‘100% Concentrate Fruit Drink’: How to Make Sense of Labels on Fruit and Vegetable Juices
This guest post is from Katie Caputo, a registered dietitian who blogs foodie-inspired recipes at ktcaputo.com and tweets healthy tips and tricks @katiecaputo. She works as a nutrition and health communications consultant for various food industry organizations and small businesses.
When it comes to getting your kids to eat more fruits and vegetables, you might think a food battle can be won with juice. While juice may be a favorite for kids, choosing the “best” juice presents a tough proposition for parents. And to complicate things further, there is an endless variety of brands to pick from.
So what should you keep an eye out for when you want to add a serving of fruit or vegetable juice to your child’s diet? Read what it says on the nutrition label. Here’s my guide:
The 2010 Dietary Guidelines for Americans tells us that 100 percent fruit or vegetable juice counts as a serving of fruits or vegetables. A nutrition label that displays 100 percent fruit or vegetable juice means just that: It’s pure juice. The only way to ensure that you are purchasing pure juice is to read the label. It’s important to note that 100-percent juices may have as many calories as sodas and other sweetened soft drinks, but they also contain vitamins, minerals, phytochemicals and some fiber.
Store-bought fruit juice concentrates take a few more steps in production than not-from-concentrate juice. The concentrate process involves both adding and subtracting certain chemicals and natural fruit byproducts in order to provide a more condensed version of fruit juice. The process extends the shelf life of the fruit juice while maintaining color, flavor and nutritional content within the juice.
Light, Sugar Free, or Diet
You might be tempted to save calories by drinking a “light” juice option. While these products do cut calories, most have fewer nutrients and contain artificial sweeteners. If you opt for a lighter version, make sure it has at least 50 percent juice; this way you’re getting at least some nutrients.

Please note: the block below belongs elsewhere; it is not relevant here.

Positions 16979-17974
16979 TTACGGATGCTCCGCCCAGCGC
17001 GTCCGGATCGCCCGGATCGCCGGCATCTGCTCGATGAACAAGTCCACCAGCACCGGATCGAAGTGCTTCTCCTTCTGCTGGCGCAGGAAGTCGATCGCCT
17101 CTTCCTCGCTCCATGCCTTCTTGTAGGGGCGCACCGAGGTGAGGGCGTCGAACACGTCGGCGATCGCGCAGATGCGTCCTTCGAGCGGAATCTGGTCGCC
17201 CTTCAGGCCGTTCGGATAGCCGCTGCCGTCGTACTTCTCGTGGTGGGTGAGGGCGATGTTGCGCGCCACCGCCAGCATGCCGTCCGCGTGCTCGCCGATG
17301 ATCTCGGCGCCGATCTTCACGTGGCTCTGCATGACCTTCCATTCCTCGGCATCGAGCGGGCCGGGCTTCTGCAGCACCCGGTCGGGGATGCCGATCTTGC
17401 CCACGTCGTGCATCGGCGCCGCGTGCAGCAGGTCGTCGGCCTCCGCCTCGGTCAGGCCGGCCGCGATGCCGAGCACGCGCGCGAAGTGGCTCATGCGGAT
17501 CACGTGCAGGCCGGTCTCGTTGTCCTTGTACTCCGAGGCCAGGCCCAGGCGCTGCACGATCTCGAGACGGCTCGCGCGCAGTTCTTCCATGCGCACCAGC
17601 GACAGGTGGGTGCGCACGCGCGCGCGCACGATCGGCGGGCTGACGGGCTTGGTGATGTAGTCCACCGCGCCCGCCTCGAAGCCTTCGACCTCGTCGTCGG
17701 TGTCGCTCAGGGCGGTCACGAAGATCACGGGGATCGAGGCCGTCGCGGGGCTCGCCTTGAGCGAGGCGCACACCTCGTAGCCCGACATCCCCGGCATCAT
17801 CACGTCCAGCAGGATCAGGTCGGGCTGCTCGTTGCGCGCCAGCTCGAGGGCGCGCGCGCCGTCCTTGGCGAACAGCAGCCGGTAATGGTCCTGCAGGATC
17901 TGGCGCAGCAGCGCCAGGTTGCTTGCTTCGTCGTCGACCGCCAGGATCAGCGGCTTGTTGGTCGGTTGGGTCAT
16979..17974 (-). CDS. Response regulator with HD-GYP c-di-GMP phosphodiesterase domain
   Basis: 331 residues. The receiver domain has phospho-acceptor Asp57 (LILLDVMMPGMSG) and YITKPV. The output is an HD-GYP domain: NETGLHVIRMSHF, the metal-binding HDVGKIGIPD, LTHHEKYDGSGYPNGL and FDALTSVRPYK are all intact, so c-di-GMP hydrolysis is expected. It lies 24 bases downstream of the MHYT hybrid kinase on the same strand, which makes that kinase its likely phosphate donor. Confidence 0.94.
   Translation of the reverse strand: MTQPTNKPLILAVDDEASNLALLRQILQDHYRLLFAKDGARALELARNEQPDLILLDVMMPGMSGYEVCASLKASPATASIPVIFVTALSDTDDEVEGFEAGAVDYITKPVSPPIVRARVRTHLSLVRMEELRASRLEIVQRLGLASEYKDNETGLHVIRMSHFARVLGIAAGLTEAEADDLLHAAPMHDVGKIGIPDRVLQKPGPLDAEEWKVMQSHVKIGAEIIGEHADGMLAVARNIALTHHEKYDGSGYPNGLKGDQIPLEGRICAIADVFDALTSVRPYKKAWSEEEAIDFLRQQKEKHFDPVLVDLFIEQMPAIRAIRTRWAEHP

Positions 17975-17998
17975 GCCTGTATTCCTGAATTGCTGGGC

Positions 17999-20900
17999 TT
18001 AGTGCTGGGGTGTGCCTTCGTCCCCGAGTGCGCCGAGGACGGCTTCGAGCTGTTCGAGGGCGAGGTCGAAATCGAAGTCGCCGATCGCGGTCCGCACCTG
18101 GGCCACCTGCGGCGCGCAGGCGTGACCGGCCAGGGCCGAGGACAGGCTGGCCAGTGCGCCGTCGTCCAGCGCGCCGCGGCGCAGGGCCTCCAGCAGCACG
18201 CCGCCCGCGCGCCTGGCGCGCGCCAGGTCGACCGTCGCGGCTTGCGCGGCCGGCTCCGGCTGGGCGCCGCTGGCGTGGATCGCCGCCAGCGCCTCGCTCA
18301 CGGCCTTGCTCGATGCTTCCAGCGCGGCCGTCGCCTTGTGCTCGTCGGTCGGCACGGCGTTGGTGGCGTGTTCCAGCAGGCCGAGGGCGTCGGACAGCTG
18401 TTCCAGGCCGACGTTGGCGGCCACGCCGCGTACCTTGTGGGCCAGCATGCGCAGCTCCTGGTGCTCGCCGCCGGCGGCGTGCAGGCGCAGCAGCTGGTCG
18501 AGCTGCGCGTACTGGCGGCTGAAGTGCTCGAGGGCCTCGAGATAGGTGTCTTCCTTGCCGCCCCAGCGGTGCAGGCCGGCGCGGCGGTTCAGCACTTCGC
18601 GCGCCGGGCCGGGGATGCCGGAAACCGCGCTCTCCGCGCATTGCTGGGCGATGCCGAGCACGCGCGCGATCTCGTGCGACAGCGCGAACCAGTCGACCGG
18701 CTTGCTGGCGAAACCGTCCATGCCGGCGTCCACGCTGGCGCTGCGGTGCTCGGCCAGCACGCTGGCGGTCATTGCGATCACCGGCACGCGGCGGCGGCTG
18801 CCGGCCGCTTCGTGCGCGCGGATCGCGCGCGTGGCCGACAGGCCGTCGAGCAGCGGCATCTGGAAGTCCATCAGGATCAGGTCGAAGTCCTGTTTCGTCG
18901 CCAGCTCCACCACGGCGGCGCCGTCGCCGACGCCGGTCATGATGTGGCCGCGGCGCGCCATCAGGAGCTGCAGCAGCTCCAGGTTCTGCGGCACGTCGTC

Cocktail or Fruit “Drink”
Buyer beware: These products contain as little as 10 or 15 percent juice, with the rest being sugar, water, high-fructose corn syrup and other additives. To eliminate a significant amount of (added) sugar in your diet, steer clear of these products.
Check the Label
For many, the word “juice” sounds healthy enough. But like all foods in the grocery store, we should pay attention to the Nutrition Facts label to see what’s really inside the bottle, box, or can. When looking at the nutrition label, scan the ingredient list for added sugar, artificial sweeteners, artificial flavors and preservatives. You might be shocked to discover that some fruit juices contain more sugar than sweetened soft drinks.
When in Doubt, Buy Fresh
According to the American Academy of Pediatrics, intake of fruit juice should be limited to 4 to 6 ounces per day for children ages 1 to 6. For children 7 to 18 years old, juice intake should be limited to 8 to 12 ounces, or two servings per day.
Juice can be a handy way to increase vitamins and minerals, but it often is much higher in calories than whole fruit. Fruits and vegetables in their whole form also have more fiber than juice, and juice costs more than whole fruit that’s in season. In addition, fresh fruit can taste sweeter and be more satisfying and more filling than the juice form.
What’s your favorite juice brand or fresh juice recipe? What kinds do you stay away from?
Photo by badoir